David Bourget (Western Ontario)
David Chalmers (ANU, NYU)
Rafael De Clercq
Ezio Di Nucci
Jonathan Jenkins Ichikawa
Jack Alan Reynolds
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Synthese 68 (August):275-307 (1986)
A major theme of recent philosophy of science has been the rejection of the empiricist thesis that, with the exception of terms which play a purely formal role, the language of science derives its meaning from some, possibly quite indirect, correlation with experience. The alternative that has been proposed is that meaning is internal to each conceptual system, that terms derive their meaning from the role they play in a language, and that something akin to "meaning" flows from conceptual framework to experience. Much contemporary debate on the nature of conceptual change is a direct outgrowth of this holistic view of concepts, and much of the inconclusiveness of that debate derives from the lack of any clear understanding of what a conceptual system is, or of how conceptual systems confer meaning on their terms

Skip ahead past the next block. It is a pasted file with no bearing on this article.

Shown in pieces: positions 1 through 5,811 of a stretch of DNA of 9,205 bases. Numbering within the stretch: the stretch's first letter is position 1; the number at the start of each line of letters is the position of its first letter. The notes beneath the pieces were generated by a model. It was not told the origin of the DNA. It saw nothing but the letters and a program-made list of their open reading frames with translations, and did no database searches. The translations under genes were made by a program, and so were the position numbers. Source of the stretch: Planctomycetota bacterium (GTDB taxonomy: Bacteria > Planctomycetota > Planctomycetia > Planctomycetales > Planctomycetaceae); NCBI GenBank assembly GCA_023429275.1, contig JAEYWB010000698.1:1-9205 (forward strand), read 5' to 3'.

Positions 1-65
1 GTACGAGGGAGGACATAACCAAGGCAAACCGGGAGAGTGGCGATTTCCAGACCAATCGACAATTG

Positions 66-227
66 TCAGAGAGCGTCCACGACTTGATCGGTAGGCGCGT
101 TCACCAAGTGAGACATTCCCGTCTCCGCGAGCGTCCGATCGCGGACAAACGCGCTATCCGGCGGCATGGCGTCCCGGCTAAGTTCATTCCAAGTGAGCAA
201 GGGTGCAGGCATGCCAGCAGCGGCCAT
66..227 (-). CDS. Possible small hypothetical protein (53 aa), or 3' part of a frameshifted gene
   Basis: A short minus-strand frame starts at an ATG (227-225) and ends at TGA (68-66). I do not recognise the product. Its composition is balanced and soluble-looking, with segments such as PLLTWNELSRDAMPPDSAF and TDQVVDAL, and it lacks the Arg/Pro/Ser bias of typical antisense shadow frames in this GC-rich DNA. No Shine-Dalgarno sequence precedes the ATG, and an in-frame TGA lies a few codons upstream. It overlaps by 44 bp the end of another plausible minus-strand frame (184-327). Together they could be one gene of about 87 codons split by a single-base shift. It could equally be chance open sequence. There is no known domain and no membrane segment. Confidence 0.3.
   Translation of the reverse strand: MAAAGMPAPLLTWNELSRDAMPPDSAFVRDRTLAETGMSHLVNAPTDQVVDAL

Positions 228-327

|Keywords||Change Concept Language Science Sellars, W|
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Citations of this work BETA
Stephane Savanah (2012). The Concept Possession Hypothesis of Self-Consciousness. Consciousness and Cognition 21 (2):713-720.
Nancy J. Nersessian (2005). Abstraction Via Generic Modeling in Concept Formation in Science. Poznan Studies in the Philosophy of the Sciences and the Humanities 86 (1):117-144.
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